Based on the article: Using checklists for code review
In general, people are pretty good at the code review process, but it's sometimes surprising what can slip through. A natural consequence of the way our brains look at the world is that it's easy to pay a lot of attention to small details and code style flubs, and completely miss the big picture.
Obviously, not everything is applicable for every change. If the review request isn't making any changes to UI, then skip the first two checklists entirely. If a change is a bug fix, typically don't review it for architecture and design principles.
Put the big stuff first (e.g. architecture). You don't want to work through a ton of small issues before realizing that everything has to be rewritten.
Do a pass through the code for each and every item in the checklist. By only looking for a very specific type of defect, each pass goes relatively quickly, even for large changes. Focusing on only one type of defect allows an extreme focus that makes it trivial to find issues.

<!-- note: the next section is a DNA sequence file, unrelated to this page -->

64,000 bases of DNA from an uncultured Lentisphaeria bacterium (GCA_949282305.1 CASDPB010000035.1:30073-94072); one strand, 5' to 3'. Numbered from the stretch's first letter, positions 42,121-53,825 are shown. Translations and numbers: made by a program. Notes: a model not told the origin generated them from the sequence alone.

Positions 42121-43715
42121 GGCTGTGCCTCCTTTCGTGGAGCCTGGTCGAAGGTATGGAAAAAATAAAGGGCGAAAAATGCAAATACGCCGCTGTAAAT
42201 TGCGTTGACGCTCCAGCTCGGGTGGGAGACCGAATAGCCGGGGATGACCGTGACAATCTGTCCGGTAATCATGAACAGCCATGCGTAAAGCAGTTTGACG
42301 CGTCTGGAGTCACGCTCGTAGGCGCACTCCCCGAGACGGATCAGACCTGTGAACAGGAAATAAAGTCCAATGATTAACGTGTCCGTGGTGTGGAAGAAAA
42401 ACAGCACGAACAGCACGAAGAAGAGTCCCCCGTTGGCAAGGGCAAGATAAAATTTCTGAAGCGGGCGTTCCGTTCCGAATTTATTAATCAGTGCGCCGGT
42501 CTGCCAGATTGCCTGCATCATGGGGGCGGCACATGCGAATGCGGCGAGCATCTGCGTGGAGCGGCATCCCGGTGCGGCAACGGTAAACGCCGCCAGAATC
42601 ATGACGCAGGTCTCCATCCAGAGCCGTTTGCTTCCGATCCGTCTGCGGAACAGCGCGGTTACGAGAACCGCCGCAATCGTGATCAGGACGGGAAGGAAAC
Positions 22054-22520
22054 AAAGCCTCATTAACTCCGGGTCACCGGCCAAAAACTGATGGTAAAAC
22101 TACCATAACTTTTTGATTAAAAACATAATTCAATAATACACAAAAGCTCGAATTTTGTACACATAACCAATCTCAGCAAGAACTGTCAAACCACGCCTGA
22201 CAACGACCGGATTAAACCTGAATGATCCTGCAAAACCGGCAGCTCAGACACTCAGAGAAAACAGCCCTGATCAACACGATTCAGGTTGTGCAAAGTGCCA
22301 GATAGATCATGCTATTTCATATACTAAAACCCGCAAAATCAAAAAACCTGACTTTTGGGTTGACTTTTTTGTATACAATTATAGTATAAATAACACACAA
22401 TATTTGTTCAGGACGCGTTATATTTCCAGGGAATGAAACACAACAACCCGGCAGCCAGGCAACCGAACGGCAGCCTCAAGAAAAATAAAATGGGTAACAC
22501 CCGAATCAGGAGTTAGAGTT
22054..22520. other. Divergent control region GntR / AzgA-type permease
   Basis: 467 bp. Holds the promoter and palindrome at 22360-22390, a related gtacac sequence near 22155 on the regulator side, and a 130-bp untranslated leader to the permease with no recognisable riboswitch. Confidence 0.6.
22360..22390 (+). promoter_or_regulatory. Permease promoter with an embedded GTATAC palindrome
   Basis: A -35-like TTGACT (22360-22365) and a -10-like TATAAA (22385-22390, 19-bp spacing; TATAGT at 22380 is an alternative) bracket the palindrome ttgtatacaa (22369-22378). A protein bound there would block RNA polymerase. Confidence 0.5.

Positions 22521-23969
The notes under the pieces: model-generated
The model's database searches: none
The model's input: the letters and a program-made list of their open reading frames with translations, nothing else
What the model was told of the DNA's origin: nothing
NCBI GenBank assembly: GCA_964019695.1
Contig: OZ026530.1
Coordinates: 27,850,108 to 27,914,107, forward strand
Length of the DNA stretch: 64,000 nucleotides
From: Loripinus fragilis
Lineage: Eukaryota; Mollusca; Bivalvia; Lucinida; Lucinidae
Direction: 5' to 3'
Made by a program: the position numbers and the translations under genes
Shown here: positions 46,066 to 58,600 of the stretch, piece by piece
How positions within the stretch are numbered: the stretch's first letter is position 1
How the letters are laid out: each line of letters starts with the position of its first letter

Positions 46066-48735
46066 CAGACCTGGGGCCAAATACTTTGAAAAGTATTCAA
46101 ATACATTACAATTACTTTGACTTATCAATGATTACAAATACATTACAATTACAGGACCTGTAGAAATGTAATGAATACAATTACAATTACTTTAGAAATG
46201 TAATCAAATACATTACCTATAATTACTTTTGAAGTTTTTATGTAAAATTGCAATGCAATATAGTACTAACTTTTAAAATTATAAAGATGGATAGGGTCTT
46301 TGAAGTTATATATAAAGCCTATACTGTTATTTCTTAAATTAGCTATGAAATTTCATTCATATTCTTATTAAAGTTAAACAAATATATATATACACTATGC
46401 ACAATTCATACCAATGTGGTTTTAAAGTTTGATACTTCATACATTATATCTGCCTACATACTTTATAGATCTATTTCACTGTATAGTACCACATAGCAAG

- Are screenshots provided for all UI changes?
- Does this change introduce any new concepts or models? Evaluate.
- How much expertise and context will a prospective user need?
- Do we do anything similar elsewhere? Can we build on existing knowledge or habits?
- Do we do anything similar but just different enough to cause problems with old habits?
- Are there any new multi-step workflows? How long and complex are they?
- If users make mistakes or errors, what are the failure conditions? Can mistakes be undone?
- How is the copy? Are sentences well-formed and clear? Any spelling errors or typos?
- Can the UI layout be localized into different language editions without any changes to the source code?
Visual design (native desktop app)
- Are controls laid out in a way which makes sense given visual scan order?
- Check for alignment
- Check for layout, spacing, and padding
- Check for visual consistency
- Correctness of algorithms
- Loop iteration and off-by-one
- Memory access errors
- Memory leaks
e.g. Do raw pointer allocations have equivalent deallocations that all code paths go through? Use valgrind.
- Incorrect behaviour
- Switch/break fallthrough
- Exception safety
- Array bounds on buffers
- Are files created and read/written? Check permissions, races
- All user input sanitized or validated?
- Proper, bounded use of
- Validate remote host cert validity & identity
- Crypto use